Seismic evidence that Daughtrey presents to support the destruction of Atlantis includes a succession of huge disasters that have afflicted south-west Iberia every 1,000 to 2,000 years. The last, in 1755AD, is considered to have been the West´s biggest eathquake in known history. It was at least as big as the one in Japan two years ago, but possibly ten times stronger, with towering tsunamis up to 100 feet high.It is recorded in history as The Great Lisbon Earthquake, but that is a misrepresentation as it was really The Great Algarve Earthquake. The epicentre was only 200 kilometres south-west from the Algarve and the damage was colossal. The coast and hinterland of the Algarve and Costa da Luz were completely devastated as was northern Morocco. More pertinent was that a 600 kilometre diametre of the seabed sank by some 30 metres. Perhaps more pertinent still was the fact that the quake was far from an isolated incident. It had been caused by the notorious fault-line whish delineates where the African and Eurasian plates meet.

Geological research has proved that events of a similiar or greater magnitude have occured regularly in the past and one particularly bad one occured around 11,600 years ago, the exact time given by Plato for the destruction of Atlantis. Daughtrey´s theory is that the greater part of Atlantis now forms the shallow seabed in front of south-west Iberia. Ancient river beds are clearly marked on the sea-floor chart where the current rivers once extended as far as the extremity of the submerged plain, evidence that the whole area was once above water. Also, exactly as Plato indicated, a northern range of mountains survived and still exist today stretching along the back of the region.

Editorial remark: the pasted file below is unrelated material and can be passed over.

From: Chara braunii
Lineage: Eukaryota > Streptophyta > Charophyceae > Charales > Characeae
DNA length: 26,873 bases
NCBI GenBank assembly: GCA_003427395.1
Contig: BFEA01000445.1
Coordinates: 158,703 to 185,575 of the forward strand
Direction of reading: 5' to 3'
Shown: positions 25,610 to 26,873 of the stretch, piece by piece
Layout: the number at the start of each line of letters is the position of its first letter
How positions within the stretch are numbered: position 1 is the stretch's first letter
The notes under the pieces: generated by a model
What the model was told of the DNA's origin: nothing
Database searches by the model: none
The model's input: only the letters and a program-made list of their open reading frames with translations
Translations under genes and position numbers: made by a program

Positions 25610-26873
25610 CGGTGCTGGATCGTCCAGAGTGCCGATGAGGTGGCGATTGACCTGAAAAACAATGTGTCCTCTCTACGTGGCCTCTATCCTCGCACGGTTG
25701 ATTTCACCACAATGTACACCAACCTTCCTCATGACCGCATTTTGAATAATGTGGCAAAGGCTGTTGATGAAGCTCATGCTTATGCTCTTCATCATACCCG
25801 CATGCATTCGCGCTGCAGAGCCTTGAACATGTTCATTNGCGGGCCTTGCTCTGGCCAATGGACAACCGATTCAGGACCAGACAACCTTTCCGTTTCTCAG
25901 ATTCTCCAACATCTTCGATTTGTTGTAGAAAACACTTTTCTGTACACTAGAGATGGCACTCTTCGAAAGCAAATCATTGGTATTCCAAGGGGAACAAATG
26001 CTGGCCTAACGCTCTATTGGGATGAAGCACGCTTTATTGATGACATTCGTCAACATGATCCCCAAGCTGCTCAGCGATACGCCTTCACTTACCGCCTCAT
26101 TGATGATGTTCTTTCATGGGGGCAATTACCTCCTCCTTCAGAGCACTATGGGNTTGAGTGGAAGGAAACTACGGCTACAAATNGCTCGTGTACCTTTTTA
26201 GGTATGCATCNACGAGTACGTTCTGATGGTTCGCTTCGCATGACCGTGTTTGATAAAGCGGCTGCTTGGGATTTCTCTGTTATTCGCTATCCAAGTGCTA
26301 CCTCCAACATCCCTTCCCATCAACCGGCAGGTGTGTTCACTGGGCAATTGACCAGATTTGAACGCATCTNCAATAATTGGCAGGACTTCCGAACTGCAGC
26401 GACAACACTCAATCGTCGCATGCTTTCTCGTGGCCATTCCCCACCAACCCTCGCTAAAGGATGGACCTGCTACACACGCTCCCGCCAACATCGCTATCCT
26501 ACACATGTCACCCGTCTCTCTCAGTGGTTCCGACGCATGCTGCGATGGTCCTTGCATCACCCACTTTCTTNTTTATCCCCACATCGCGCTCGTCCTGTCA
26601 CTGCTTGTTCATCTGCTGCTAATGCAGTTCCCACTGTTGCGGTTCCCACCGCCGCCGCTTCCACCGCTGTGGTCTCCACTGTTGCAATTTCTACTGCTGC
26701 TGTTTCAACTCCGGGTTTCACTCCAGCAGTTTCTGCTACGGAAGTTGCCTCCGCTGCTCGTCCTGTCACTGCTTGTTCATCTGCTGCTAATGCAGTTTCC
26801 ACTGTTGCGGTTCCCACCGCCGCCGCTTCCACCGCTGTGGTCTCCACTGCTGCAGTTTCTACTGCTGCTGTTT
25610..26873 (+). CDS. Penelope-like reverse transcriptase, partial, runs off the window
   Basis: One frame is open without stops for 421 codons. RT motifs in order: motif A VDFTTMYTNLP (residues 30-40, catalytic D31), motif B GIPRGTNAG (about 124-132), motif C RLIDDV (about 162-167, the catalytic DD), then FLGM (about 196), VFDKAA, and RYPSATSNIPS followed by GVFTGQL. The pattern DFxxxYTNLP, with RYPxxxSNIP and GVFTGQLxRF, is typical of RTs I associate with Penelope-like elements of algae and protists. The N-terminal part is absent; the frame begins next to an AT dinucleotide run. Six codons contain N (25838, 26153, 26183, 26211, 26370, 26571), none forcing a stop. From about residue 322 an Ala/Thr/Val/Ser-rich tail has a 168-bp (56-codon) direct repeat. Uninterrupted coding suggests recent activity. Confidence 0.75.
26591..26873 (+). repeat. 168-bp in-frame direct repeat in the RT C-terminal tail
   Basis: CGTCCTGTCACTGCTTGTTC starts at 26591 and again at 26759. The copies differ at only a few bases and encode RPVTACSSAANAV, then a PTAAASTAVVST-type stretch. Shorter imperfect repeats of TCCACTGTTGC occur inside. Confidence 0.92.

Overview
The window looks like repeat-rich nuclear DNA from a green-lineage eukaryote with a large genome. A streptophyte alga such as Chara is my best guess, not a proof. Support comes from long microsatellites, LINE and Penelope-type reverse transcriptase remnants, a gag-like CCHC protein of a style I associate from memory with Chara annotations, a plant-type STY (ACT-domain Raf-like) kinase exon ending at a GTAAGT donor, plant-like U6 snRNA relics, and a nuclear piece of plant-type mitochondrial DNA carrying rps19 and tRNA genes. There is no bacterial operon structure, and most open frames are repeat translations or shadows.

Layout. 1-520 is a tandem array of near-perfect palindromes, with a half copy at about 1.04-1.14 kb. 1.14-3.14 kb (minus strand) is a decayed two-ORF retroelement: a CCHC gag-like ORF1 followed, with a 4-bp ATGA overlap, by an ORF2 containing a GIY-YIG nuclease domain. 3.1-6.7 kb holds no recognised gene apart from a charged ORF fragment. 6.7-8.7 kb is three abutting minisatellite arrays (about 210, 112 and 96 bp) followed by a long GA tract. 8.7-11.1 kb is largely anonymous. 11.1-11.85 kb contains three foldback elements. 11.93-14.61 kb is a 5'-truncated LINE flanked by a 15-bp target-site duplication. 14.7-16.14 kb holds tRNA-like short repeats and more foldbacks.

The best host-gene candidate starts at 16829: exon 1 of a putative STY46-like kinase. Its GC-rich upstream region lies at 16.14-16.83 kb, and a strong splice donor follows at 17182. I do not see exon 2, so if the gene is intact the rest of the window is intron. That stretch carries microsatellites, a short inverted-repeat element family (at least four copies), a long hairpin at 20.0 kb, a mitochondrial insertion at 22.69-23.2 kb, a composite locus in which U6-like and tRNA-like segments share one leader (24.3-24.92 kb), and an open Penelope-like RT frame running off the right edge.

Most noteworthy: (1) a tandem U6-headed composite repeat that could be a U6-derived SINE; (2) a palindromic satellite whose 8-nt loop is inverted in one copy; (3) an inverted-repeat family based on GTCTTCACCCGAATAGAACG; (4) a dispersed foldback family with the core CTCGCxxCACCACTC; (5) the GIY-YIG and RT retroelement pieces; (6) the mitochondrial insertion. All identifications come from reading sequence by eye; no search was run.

Is Silves, in The Algarve, a perfect match?

Daughtrey then searched the remaining countryside for any indications of sites of inland cities. Against all odds he found the actual site of the small capital that was described by Plato in a surprising amount of very specific detail. Daughtrey claims the site matches so many of those elements it is globally unique and quite beyond co-incidence.

It is Silves, the ancient capital city of the Algarve – and you can see and touch much of the evidence.

Now, there only remains one big question mark. Was Plato reporting accurate facts or did he make up the story to achieve other ends? Daughtrey thinks there is enough evidence to suggest Plato was certainly reporting a kernel of truth about a great lost civilisation but did embellish his accounts in places. The very fact that it has now been proved that Plato was talking about an exact area that once existed but had largely disappeared before his era, is strong proof in itself. Evidence is also laid out in the book to support Plato´s date of around 9,600 BC as being credible for the disappearance of Atlantis.

So what happens next?

Daughtrey hopes the book will inspire exploration, particularly on the seabed. Only then will we really know just how accurate Plato´s facts were. The sea-floor chart shows many clumps of “rocky areas”, could some of those be preserved ruins of Atlantis stone buildings he asks?

This article has been written from information provided by Peter Daughtrey, author of the new book ATLANTIS AND THE SILVER CITY (published by Thistle and available through amazon paperback £9.99 or ebook £6.99).